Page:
The early stages of your career are pretty exciting times. But they can also lead to frustration.
On the one hand, there are more possibilities open than ever before. It’s the beginning of a journey that will bring unexpected hardships and triumphs and take you in directions you probably never expected.
But on the other, it is the first time you’re working without a roadmap. And it might be intimidating, as most of us have been trained by the Indian education system to follow the syllabus and stay within it.
Starting right out of college, you might have to compromise a bit on your ideal job role. In fact, you may not even know what the ideal role is for you, yet. Depending on your industry and profession, you’ll have to work hard to distinguish yourself in a competitive field. There might be times when you feel like you are ready for more responsibility than you are given. And there might be times where you feel like a complete imposter, incapable of doing the work assigned to you.
But isn’t that how you grow?
You don’t have to have it all figured out at the beginning of your career. But during these early stages when you are working in your 20s, it’s important to discover your strengths and weaknesses so that you can set yourself up on a path for success.
We believe that working at a startup – at least for a while – is important for anyone when they’re just getting started in their career. Below are a few of the best reasons why working at a startup when you are young will help you get on the path to a long and fulfilling career.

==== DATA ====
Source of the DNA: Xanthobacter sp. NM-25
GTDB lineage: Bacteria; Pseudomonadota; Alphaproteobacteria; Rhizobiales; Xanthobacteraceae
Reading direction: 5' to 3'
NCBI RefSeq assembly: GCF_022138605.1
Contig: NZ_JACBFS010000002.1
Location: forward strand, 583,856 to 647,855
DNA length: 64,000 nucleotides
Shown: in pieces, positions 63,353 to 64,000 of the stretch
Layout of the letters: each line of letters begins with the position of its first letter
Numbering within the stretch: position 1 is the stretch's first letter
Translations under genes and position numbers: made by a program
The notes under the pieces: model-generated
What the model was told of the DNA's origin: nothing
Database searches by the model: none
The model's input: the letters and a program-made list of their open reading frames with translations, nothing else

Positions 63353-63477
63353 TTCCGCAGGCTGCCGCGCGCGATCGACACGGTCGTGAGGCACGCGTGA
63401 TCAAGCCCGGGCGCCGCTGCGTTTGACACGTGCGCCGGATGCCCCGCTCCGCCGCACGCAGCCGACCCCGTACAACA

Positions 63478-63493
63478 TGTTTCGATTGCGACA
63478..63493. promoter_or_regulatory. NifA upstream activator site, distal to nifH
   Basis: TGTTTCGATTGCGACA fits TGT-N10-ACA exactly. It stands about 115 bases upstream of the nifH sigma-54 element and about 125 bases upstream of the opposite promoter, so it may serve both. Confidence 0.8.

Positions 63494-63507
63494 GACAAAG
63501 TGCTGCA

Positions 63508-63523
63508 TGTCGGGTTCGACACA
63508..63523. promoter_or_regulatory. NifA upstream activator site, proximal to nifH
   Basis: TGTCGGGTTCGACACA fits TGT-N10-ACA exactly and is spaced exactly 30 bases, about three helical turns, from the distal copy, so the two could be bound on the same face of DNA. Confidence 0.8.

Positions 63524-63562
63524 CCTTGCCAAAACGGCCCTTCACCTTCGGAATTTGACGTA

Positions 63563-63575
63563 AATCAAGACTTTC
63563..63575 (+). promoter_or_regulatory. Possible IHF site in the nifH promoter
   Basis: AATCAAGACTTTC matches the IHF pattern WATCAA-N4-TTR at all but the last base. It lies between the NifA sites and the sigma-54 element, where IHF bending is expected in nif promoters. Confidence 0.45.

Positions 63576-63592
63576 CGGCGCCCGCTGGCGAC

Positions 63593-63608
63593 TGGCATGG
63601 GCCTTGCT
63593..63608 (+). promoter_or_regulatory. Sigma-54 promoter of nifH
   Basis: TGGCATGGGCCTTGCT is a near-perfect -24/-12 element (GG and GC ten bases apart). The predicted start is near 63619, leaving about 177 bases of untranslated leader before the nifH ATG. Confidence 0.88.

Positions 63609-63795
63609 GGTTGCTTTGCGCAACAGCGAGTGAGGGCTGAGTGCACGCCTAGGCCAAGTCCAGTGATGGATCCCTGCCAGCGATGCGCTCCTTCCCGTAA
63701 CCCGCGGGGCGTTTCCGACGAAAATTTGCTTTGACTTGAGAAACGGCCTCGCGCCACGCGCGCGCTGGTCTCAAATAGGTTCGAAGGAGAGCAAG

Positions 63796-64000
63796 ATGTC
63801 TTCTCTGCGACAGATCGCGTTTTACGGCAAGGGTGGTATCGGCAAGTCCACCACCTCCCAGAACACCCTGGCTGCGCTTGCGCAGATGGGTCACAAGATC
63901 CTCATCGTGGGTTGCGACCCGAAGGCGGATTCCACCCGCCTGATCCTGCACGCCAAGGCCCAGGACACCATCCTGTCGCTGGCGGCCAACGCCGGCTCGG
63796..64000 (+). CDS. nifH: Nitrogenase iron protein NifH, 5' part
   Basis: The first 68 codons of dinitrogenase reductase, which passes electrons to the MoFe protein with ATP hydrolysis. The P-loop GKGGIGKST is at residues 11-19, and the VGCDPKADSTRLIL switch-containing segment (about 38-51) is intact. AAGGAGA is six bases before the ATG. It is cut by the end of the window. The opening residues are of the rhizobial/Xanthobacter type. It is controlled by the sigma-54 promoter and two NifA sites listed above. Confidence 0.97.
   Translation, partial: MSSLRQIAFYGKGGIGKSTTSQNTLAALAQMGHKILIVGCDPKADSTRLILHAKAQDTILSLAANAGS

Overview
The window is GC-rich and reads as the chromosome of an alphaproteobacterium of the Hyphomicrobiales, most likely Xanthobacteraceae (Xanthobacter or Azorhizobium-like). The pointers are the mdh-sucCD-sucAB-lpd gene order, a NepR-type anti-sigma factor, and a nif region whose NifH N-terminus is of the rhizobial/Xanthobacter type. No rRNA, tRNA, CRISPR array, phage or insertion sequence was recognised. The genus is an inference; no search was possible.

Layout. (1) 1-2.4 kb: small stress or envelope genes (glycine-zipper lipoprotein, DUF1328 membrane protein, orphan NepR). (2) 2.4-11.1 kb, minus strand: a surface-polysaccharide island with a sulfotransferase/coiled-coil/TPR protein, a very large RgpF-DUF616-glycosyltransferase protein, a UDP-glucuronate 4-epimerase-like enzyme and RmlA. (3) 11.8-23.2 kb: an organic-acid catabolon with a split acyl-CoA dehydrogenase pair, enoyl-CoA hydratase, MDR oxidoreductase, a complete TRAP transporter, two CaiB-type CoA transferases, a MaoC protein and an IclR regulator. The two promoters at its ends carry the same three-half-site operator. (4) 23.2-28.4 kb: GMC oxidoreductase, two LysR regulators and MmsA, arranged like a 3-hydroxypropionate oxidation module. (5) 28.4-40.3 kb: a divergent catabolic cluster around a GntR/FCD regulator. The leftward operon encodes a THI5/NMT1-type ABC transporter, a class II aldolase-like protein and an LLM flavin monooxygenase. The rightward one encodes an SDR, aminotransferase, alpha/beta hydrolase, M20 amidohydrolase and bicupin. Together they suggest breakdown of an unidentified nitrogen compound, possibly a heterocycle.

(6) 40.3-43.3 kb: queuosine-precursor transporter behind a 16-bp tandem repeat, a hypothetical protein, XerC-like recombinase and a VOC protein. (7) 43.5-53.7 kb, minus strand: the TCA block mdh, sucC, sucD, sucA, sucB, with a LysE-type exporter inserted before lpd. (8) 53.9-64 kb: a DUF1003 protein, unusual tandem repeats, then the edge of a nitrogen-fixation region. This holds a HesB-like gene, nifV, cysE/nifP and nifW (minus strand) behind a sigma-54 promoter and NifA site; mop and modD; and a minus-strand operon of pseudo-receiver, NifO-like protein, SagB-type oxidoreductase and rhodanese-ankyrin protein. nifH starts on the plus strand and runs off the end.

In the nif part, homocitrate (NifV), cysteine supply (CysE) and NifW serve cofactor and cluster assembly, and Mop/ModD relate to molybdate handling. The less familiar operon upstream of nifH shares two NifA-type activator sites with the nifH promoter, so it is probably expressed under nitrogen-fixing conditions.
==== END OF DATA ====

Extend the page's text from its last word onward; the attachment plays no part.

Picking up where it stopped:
Startups help you explore and learn new skills
Startups – particularly in their early stages – are notorious for requiring employees to wear many different hats. This is especially valuable for someone who has a general idea of what they want to do, but maybe aren’t sure about the specifics.
For example, maybe you are interested in marketing but not exactly sure what specific kind of marketing role would be best for you. In the earliest stages, a startup usually won’t be able to hire multiple employees for individual marketing roles like graphic designers, copywriters, social media managers, SEO experts, etc.
This means that if you’re a marketing hire, your startup employer will likely request you to help out in multiple areas. This is a great way for you to dabble in several different disciplines besides marketing to see which ones you like and are naturally skilled in.
Startups help you build an impressive resume
While having an impressive resume isn’t quite as important when you are just starting out in the workforce, it’s never too early in your career to start thinking about what your job history looks like. It doesn’t matter how comfortable you are or how integral you feel to your current company: there may come a time in your career when you change jobs unexpectedly.
Even if you aren’t working at an extremely prominent startup with millions in funding, having any kind of startup employment on your record will show potential employers that you have experience in a fast-paced company and know what it’s like to push boundaries in your field. Startup experience can be particularly beneficial if you are looking to change fields, especially if you can indicate that you worked on projects in your desired job field.
Startups help you understand how entrepreneurship works
One of the tenets of a startup is doing market research: understanding and listening to customers, particularly when it’s early in the product development stage and substantial features are still being developed. A growing startup needs to have its ear to the ground and be able to internalize and respond to market feedback quickly. This kind of agility is the hallmark of a successful business – almost any startup that’s been around for several years has changed its offering in response to customer requests, market conditions, or a combination of both.